Pfizer vaccine is 100% effective in adolescents after 4 months

The Pfizer vaccine is currently only approved for people 16 years of age or older. (a file)

Washington:

Pfizer and BioNTech said Monday that their COVID-19 vaccine is still 100 percent effective in children ages 12 to 15, four months after the second dose.

The companies said the new data, which includes 2,228 participants in the trial, will help support their applications for full approval in the United States and around the world.

No serious safety concerns were observed in individuals who had at least six months of follow-up after the second dose.

“As the global health community works to increase the number of people being vaccinated worldwide, this additional data provides more confidence in the vaccine’s safety and efficacy profile in adolescents,” Pfizer CEO Albert Burla said in a statement.

“This is particularly important because we are seeing rising rates of COVID-19 in this age group in some areas, while vaccine uptake has slowed. We look forward to sharing this data with the Food and Drug Administration and other regulators.”

The vaccine was granted an “emergency use authorization” for teens by the United States in May and the companies plan to gain full approval soon. The vaccine is currently only approved for people 16 years of age or older.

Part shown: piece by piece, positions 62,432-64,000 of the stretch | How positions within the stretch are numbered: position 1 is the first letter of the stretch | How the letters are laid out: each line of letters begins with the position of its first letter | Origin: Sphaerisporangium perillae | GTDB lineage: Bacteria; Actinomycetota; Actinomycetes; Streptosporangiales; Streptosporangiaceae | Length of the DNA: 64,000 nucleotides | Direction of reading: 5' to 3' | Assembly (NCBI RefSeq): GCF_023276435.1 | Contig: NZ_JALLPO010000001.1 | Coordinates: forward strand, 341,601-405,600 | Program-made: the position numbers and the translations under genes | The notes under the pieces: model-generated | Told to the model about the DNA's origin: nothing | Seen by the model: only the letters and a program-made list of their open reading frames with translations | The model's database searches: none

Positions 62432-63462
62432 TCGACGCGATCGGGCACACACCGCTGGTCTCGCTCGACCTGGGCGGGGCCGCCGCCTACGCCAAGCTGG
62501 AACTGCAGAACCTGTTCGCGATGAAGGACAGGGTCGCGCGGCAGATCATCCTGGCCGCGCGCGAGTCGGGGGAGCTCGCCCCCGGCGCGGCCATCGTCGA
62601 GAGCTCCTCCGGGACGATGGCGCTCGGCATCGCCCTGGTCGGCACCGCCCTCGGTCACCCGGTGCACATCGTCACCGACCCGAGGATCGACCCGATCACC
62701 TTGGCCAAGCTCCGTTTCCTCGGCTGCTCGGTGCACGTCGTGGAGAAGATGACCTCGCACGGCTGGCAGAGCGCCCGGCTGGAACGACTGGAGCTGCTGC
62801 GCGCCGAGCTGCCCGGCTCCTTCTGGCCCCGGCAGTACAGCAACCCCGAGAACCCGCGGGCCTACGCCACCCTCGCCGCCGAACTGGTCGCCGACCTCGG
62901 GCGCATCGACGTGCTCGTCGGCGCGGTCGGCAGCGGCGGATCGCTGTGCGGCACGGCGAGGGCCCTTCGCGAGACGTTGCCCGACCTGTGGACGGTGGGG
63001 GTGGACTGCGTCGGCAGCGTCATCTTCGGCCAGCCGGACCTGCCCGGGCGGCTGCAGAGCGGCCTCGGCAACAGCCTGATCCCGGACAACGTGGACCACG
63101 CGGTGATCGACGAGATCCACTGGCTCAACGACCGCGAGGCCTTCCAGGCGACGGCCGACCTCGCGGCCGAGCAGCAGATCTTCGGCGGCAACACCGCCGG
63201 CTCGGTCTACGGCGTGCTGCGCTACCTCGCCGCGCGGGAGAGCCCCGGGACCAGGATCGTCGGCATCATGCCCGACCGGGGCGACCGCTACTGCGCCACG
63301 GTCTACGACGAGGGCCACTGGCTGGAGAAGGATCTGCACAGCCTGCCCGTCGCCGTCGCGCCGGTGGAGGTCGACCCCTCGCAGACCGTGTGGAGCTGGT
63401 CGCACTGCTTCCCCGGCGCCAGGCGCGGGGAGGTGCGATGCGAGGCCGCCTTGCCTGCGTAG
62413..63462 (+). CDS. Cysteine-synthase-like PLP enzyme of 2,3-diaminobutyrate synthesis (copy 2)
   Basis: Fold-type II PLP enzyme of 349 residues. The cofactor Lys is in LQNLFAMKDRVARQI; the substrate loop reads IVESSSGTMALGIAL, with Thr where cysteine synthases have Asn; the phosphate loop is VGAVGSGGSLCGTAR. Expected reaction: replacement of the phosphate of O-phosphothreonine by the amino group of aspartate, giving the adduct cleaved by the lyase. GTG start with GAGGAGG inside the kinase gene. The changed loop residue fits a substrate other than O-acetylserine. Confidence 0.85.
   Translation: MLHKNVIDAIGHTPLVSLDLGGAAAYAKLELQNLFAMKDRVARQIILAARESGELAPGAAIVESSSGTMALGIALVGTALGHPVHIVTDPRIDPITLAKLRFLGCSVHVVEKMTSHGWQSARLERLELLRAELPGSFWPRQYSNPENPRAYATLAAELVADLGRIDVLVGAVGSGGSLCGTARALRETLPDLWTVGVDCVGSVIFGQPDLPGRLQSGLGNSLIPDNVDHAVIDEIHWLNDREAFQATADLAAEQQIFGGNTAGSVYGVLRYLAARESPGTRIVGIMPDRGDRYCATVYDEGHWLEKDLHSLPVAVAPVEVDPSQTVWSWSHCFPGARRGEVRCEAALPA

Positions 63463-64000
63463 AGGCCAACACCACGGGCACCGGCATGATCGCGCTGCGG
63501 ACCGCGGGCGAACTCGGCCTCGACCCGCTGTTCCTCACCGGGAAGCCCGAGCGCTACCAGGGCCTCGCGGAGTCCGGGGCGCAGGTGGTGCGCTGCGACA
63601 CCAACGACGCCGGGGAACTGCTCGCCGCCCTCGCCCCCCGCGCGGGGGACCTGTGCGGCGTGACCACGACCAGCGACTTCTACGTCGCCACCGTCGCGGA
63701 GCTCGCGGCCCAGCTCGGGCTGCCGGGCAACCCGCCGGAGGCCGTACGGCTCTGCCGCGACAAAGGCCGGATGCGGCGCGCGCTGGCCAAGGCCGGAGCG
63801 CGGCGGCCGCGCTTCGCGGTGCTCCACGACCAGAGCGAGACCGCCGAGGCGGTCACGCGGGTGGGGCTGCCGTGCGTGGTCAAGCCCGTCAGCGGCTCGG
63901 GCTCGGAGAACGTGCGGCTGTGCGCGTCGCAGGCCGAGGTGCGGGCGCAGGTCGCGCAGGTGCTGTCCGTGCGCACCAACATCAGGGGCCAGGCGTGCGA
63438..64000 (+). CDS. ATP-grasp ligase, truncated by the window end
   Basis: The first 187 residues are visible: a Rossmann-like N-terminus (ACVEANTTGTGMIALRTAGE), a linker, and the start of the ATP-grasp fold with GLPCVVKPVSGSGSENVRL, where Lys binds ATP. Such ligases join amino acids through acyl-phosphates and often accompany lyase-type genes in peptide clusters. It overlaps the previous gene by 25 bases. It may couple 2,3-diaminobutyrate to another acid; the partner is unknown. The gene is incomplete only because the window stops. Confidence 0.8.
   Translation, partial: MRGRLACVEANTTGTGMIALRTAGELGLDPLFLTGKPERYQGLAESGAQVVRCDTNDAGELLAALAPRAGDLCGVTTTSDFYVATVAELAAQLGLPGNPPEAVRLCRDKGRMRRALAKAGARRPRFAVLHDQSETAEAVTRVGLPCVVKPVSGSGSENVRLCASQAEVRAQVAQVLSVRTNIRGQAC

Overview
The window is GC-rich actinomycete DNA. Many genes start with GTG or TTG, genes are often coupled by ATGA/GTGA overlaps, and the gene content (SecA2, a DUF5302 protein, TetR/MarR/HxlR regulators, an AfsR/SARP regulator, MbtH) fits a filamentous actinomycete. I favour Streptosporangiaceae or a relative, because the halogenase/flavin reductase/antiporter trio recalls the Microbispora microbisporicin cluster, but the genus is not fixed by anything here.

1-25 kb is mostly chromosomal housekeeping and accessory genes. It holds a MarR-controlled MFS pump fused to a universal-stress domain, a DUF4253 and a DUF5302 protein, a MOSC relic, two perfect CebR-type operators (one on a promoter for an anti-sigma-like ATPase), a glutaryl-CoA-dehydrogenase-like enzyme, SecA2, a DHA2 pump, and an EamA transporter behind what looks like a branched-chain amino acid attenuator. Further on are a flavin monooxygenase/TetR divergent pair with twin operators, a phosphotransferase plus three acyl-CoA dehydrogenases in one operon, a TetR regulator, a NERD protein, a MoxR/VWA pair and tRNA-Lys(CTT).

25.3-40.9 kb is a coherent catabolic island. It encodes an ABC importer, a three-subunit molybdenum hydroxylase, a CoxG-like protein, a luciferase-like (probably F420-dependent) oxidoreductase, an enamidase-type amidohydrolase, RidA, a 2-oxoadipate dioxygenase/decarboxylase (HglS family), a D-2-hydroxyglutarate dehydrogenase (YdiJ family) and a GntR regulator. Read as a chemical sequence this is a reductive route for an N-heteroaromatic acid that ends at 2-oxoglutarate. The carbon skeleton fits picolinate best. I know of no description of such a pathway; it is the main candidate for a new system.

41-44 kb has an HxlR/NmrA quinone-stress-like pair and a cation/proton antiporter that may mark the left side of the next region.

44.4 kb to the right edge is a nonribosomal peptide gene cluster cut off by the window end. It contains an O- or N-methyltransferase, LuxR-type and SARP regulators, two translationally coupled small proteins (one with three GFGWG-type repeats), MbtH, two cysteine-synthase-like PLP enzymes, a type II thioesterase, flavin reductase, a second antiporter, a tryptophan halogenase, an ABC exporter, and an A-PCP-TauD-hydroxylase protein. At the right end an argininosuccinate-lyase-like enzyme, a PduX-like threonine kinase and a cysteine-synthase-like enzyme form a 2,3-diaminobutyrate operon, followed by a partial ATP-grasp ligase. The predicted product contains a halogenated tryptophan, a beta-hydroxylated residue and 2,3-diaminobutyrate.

Of the 2,228 participants, there were 30 confirmed cases of Covid symptoms without evidence of previous infection, and all were in the placebo group.

This corresponds to a vaccine efficacy of 100 percent. Efficacy was consistently high across levels of gender, race, obesity, and comorbidity status.

The main safety concern among this age group is vaccine-associated myocarditis (carditis) in males.

Data has shown that such cases are very rare, and the benefits of vaccination still strongly outweigh the risks. Covid disease itself can cause myocarditis, more often and more severely.

(Except for the headline, this story has not been edited by the NDTV crew and is published from a syndicated feed.)

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